Primary Care Champion: Shreya Kangovi, IMPaCT Care

Meet one of the leading voices striving for stronger primary care

About the champion
Shreya is the Founding Executive Director of the Penn Center for Community Health Workers, and an Associate Professor at the University of Pennsylvania Perelman School of Medicine. Her full bio can be found here.

1.    Why are you passionate about primary care? 

I once heard someone at a SGIM conference say: “People think that primary care docs aren’t specialists. But we are. We specialize in the patient.” Primary care is unique in allowing one the ability to get to know their fellow human beings over a life course. Primary care also allows one to be of service in a very concrete, non-theoretical way. If a patient has an earache or an itchy rash, you can help with that! The immediacy of this can help to break one’s self-absorption. 

2.    If you had a magic wand that you could wave to change one thing (such as a policy or inequity) in primary care, what would it be?

I believe that health inequity is not just an imbalance of disease, but rather an imbalance of power. There is a huge power differential between the providers of primary care and the people we serve.  So, if I had a magic wand I would remake the primary care workforce so that it reflected the people we serve. In particular, I would ensure that Community Health Workers –trustworthy individuals who come from within the communities they serve—were centered in every primary care team. 

Community Health Workers like Ashlee Harris are the new American health workforce. While many other health-care professionals are defined by their training, Community Health Workers are defined by who they are and what they do. They come from within the communities they serve and thus are a diverse reflection of disadvantaged Americans: 65% are black or Latinx, 23% are white and 10% are Native American. They may not have extensive formal schooling, but many have lived expertise of racism and financial hardship. Community Health Workers are typically selected on the basis of attributes such as altruism, empathy, and listening skills. They are trusted because they are trustworthy.   

3.    What one thing about your work do you want people working outside primary care to know or understand?

Primary care –and the health industry write large-- is facing twin imperatives. Health organizations who wish to stay relevant in the coming decade will need to solve critical labor shortages and effectively address the social drivers of health and health spending. Deloitte recently estimated that health inequities account for around $320 billion in annual healthcare spending, a figure that could reach $1 trillion by 2040 without effective action. The healthcare industry is struggling on both fronts, primarily because of a lack of boldness and an instinct to protect its own entrenched power.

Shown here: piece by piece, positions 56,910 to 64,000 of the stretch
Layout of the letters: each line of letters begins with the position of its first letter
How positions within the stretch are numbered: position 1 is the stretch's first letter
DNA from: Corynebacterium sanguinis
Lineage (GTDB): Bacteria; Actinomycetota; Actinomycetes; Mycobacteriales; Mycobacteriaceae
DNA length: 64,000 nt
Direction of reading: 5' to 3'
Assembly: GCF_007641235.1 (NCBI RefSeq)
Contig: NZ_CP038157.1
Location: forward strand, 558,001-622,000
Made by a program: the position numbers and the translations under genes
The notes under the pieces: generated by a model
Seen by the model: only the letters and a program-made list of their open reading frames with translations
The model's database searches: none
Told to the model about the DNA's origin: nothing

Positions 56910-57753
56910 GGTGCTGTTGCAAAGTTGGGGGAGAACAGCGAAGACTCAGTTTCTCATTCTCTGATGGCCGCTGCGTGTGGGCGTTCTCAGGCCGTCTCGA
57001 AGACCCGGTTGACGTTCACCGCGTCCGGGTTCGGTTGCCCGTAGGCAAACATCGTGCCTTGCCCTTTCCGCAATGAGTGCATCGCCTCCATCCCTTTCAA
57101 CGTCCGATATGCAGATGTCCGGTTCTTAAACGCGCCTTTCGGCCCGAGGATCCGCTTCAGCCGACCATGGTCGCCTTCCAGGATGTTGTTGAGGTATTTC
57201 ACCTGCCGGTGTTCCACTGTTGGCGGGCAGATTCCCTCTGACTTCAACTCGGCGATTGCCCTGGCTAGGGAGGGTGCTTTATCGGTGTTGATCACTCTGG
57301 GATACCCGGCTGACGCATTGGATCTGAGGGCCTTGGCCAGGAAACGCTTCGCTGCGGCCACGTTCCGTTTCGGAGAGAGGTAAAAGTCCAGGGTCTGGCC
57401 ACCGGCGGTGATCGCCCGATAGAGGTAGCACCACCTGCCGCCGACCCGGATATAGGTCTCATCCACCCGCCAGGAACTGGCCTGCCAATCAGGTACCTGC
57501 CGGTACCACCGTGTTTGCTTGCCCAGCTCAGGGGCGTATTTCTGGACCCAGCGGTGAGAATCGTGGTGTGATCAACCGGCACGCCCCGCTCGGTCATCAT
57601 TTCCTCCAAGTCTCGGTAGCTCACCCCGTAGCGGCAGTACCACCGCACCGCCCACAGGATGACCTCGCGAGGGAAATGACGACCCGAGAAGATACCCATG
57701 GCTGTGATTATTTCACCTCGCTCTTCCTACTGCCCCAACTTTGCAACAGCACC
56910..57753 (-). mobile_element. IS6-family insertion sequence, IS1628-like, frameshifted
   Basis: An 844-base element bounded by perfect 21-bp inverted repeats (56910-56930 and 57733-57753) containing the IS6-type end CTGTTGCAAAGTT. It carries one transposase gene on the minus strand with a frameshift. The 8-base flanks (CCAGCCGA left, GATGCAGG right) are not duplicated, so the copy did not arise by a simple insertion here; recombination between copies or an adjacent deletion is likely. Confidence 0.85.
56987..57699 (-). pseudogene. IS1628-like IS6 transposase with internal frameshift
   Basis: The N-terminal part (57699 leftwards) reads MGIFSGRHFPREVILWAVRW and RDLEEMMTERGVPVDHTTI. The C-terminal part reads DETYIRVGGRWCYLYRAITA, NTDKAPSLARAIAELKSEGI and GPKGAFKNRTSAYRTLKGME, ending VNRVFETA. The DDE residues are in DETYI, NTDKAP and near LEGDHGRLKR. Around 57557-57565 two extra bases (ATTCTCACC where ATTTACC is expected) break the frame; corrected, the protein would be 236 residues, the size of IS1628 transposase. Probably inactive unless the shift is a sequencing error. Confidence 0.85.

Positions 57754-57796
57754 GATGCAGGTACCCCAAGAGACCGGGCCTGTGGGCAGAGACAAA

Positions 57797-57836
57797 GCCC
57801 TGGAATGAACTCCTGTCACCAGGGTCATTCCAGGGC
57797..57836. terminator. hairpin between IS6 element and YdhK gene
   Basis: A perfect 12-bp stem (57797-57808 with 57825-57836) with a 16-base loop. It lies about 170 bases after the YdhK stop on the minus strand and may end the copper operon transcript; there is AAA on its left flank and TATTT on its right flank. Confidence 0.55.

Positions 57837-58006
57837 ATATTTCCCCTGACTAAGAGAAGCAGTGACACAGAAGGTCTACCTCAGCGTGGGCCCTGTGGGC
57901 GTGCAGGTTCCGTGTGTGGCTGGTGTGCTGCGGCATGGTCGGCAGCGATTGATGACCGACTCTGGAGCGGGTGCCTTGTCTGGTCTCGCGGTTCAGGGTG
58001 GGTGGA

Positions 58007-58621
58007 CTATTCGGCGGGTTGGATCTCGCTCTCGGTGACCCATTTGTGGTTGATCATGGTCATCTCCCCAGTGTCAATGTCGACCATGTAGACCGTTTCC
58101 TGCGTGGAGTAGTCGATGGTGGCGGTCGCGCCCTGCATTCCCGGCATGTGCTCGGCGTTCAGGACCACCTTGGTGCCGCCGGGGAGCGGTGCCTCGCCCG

This is the time to transfer power to Community Health Workers: a boots-on-the-ground workforce with lived expertise of inequity who can address the upstream causes of poor health before they turn into full-blown health crises. If primary care leaders can take this opportunity to reimagine our health workforce in an evidence- and equity-based manner, the effects will be transformational.  There are only 60,000 community health workers in the United States today compared with 5 million nurses. The shift to a workforce grounded in the communities they serve will radically transform care delivery and change the distribution of wealth and power in healthcare. 

4.    Looking back on your career, what’s the most significant contribution to primary care that you or your team have made?

My team developed IMPaCT, an evidence-based system for hiring, training and supporting Community Health Workers. It has been an incredible journey to partner with Community Health Workers, researchers, business leaders, primary care providers and others to create a model that enables Community Health Workers to do their best work.  Over the past decade, IMPaCT has become the most widely used Community Health Worker program in the United States, in use across 20 states. IMPaCT has been tested in multiple randomized controlled trials which demonstrate benefits in cost, health and patient satisfaction– $2,500 saved per patient in year 1, improved mental health, 35% decrease in hospital days and 94% net promoter score. IMPaCT returns $2.47:1 to payers within the first fiscal year. I hope that our work will help primary care continue to move its center of gravity closer to the communities we serve.   

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